Sochon Foundation Endowed Scholarship in Korea Studies

The purpose of this scholarship, funded by the Sochon Foundation, is to help full-time graduate students in the Korea Studies Program in the Jackson School of International Studies and the College of Arts and Sciences fund the cost of attending the University of Washington. Selection shall be based on academic merit. As funds are limited, the amount of the scholarship shall be based on financial need as determined by the Office of Student Financial Aid.

Madame Sochon Park Young-Hi, founder of the Sochon Foundation, was born in Seoul in 1935 and majored in mathematics at Seoul National University. She has long been devoted to teaching. She is currently involved in discovering, preserving, transmitting, and developing regional culture as head of the Yongsan Culture Center. Madame Sochon writes of her motivation in offering the Sochon Scholarship in Korea Studies:

“In the desolate 1950s right after the Korean War it was a time when people in Korea desperately struggled to survive amidst poverty and ruin. Even in this maelstrom my mother Madame Yi Su-bok’s enthusiasm for education never flagged, and I was able to begin university life. Although my university life began only with hope and enthusiasm, my most unforgettable event was receiving a Fulbright Scholarship. Although it was only enough money to buy a few books, I felt truly fortunate. In my young mind I resolved, ‘Regardless of how rich, they sent scholarship money even to a distant and unknown country, so I, too, when I grow up and if I am able must also create a foundation to help students and those with difficulties.”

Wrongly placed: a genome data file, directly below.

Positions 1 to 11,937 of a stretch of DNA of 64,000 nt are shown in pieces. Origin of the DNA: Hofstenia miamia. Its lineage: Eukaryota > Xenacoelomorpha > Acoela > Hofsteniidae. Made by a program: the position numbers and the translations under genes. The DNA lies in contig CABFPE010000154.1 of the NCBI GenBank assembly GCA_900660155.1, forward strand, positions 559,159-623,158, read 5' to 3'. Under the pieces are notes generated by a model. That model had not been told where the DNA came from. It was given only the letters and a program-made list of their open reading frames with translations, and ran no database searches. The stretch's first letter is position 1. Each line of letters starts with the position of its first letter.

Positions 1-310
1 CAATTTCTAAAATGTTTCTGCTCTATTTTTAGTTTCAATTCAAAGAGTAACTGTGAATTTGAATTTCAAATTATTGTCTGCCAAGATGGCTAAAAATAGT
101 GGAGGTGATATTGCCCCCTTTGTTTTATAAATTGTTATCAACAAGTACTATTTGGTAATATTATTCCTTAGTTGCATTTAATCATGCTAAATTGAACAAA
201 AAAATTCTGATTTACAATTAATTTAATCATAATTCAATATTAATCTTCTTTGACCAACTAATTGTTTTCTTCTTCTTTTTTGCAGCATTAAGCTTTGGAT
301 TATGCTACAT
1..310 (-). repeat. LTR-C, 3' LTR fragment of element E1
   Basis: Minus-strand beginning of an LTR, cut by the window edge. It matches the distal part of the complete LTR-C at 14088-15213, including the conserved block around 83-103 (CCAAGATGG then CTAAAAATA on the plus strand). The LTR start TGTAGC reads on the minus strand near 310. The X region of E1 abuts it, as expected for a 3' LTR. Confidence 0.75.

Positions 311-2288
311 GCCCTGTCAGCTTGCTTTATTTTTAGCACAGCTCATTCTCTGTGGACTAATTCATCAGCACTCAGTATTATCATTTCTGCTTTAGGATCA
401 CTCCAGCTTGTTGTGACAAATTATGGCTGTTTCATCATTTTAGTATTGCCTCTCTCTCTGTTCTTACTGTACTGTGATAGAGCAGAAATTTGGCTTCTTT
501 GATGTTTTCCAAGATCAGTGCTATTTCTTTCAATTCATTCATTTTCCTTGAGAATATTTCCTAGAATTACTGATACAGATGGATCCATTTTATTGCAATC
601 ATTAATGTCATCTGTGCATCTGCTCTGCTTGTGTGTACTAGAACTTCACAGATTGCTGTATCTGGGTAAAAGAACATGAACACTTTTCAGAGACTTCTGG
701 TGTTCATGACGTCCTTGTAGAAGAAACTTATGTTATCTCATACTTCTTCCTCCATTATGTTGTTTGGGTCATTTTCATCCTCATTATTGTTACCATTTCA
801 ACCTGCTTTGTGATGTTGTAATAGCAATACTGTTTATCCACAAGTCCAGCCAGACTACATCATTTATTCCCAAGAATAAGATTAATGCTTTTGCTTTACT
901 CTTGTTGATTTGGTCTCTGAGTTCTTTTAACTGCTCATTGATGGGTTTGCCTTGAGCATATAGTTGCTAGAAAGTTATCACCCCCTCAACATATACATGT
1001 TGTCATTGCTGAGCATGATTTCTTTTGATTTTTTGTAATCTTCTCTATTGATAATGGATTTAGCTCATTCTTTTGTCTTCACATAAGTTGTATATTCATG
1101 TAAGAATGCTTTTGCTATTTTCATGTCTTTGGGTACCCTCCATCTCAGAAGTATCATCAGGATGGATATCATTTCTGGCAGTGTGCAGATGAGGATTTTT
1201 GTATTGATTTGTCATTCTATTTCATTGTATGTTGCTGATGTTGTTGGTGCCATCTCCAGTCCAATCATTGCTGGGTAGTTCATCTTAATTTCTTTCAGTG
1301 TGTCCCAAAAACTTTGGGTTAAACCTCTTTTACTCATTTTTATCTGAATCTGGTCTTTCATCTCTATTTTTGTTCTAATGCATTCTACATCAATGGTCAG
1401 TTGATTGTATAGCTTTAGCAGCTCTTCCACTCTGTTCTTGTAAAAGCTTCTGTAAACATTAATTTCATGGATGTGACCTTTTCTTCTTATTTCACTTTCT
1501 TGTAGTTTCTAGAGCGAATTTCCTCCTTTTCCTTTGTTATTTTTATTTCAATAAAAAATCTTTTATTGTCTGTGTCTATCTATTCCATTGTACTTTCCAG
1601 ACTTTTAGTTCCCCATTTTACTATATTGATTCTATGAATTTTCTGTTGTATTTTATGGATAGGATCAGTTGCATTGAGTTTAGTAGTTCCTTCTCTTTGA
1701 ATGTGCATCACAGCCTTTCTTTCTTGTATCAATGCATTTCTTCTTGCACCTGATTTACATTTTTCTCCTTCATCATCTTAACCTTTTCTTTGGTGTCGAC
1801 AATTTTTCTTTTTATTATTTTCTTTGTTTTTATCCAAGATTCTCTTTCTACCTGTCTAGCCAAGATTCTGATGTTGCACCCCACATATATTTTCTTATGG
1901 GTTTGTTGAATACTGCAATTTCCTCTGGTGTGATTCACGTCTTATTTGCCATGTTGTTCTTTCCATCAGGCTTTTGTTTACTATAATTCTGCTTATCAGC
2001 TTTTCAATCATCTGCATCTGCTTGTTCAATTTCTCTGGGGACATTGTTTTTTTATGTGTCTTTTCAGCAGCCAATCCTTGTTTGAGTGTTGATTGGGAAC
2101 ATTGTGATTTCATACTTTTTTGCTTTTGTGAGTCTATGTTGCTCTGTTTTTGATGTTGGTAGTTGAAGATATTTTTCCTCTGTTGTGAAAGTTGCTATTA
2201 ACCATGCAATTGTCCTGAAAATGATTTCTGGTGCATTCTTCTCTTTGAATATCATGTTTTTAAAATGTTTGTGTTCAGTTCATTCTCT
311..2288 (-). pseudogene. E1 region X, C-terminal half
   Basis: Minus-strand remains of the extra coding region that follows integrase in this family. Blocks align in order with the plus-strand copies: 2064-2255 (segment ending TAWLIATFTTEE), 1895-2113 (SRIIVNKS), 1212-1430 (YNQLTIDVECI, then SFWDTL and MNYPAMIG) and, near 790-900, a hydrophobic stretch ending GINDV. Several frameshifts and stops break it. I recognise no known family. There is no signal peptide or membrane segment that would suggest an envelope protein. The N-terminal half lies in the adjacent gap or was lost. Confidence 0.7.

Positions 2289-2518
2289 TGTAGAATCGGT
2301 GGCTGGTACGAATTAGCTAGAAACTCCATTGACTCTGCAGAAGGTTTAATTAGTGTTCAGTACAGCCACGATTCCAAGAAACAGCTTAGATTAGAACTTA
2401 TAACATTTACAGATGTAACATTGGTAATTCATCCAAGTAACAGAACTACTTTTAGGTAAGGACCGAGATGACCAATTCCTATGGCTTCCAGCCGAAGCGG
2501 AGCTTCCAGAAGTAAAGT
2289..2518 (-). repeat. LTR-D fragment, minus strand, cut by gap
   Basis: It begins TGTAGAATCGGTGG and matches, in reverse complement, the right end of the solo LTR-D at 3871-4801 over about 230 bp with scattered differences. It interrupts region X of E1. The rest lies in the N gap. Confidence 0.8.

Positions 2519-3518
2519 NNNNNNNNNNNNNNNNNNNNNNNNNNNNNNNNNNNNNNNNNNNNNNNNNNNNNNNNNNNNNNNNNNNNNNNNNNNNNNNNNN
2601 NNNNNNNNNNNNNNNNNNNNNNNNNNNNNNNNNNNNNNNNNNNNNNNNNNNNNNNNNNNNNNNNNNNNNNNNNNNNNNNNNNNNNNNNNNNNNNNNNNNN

The Soch’on Fellowship uses the same application as the FLAS Fellowship.  The application will open in late October and close January 31.

Those ineligible for FLAS also should use the FLAS application form and check Sochon Scholarship. Those considering applying for this scholarship are welcome to contact Clark Sorensen, Chair of Korea Studies, either by email at or phone, at 206-543-1696.